Episode 150

That’s right, this is our 150th day of continuous reporting, since all the way back to March 30, and the heat and humidity are definitely back. The river has risen again, too, due to the heavier rain they received upstream on Tuesday, I suppose, and taking its sweet time to get here.

The new find for today is actually a threefer, if you can believe it. I stumbled across this amazing scene on the river trail just south of the falls, and what we have here seems to be:

  1. a long, narrow, and colorful ailanthus webworm moth (Atteva aurea), an ermine moth. Yes, a moth that resembles a beetle when not in flight, but a wasp in flight, which I didn’t think to witness;
  2. a slew of tiny, triangular bold medicine moths (Chrysendeton medicinalis). Their wingspan isn’t even 1/2 an inch;
  3. and they all are crowded onto the just opening blossoms of some grass-leaved goldenrod or flat-top goldentop (Euthamia graminifolia), a native member of the daisy family, and that second common name isn’t even a typo.

Another astounding sight I got to witness this morning is our striking female black and yellow garden spider (Argiope aurantia), whom we just saw on Monday in the bull thistle, quickly handling a fresh catch in her web, some sort of small cricket or katydid. And, once she had it all wrapped up, in just a minute or so, she immediately went back to her post on the stabilimentum she created down the center of her web. If you look closely at the middle image, you can even see the wide band of silk strands she is secreting to wrap her prey way more efficiently than she should could with just one strand at a time.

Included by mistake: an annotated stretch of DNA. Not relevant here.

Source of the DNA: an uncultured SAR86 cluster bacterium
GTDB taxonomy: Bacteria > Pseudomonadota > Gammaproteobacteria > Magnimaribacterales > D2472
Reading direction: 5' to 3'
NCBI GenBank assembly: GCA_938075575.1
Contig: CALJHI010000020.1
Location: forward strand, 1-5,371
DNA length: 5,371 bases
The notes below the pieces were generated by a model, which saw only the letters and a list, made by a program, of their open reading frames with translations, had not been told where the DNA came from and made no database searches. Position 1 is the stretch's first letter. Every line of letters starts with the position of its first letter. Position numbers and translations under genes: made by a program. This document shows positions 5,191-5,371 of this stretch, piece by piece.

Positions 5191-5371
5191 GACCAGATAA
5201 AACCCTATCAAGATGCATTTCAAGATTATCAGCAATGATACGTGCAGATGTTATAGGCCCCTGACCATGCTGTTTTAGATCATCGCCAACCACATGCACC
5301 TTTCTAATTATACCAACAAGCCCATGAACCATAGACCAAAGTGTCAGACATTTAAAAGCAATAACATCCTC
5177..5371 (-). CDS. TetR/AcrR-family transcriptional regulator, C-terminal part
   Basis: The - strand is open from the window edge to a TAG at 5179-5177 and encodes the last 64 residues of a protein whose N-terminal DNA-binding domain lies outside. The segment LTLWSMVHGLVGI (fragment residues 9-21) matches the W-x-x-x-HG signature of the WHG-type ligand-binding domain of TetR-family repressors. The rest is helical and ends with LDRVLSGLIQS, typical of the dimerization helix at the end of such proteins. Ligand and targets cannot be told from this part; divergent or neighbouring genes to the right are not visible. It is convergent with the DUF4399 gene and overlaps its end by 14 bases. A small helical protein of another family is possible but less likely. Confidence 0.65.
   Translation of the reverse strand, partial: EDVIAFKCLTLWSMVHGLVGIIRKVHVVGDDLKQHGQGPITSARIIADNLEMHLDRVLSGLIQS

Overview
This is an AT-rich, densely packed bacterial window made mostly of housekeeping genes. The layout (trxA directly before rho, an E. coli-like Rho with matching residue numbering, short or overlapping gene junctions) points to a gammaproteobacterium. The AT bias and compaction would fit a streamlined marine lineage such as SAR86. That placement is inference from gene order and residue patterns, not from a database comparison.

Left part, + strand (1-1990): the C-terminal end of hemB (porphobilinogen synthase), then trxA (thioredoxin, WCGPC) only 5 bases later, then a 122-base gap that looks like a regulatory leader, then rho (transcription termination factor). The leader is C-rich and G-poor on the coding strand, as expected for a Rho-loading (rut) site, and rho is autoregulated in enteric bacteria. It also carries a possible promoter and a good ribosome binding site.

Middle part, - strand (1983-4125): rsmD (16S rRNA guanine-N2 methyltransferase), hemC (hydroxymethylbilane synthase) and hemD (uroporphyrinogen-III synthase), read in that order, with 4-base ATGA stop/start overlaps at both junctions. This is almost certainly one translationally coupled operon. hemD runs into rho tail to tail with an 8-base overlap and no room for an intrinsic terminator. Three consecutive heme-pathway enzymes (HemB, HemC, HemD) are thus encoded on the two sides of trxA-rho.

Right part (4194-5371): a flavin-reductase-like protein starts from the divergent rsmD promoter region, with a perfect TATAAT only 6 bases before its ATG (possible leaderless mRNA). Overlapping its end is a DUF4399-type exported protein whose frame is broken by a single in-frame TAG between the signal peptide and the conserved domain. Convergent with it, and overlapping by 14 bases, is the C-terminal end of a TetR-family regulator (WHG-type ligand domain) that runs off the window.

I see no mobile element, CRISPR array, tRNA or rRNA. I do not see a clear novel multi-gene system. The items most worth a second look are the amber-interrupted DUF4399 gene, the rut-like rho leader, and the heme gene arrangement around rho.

Meanwhile, the bull thistle continues to do a yeoman’s job of keeping everyone fed. This gallery of familiar faces include a couple of Peck’s skippers, a female eastern black swallowtail butterfly (Papilio polyxenes), and, of course, a couple of bumblebees.

That’s it for today, I’m afraid. Just bugs and blossoms. Sorry about that. I’ll try for some bigger critters next time. Maybe a salamander. We haven’t seen one of those yet, and who doesn’t want to see a salamander, right? I know I sure would like to.

Published by Andrew Dressel

Theoretical and Applied Bicycle Mechanic, and now, apparently, Amateur Naturalist. In any case, my day job is teaching mechanics at UWM.

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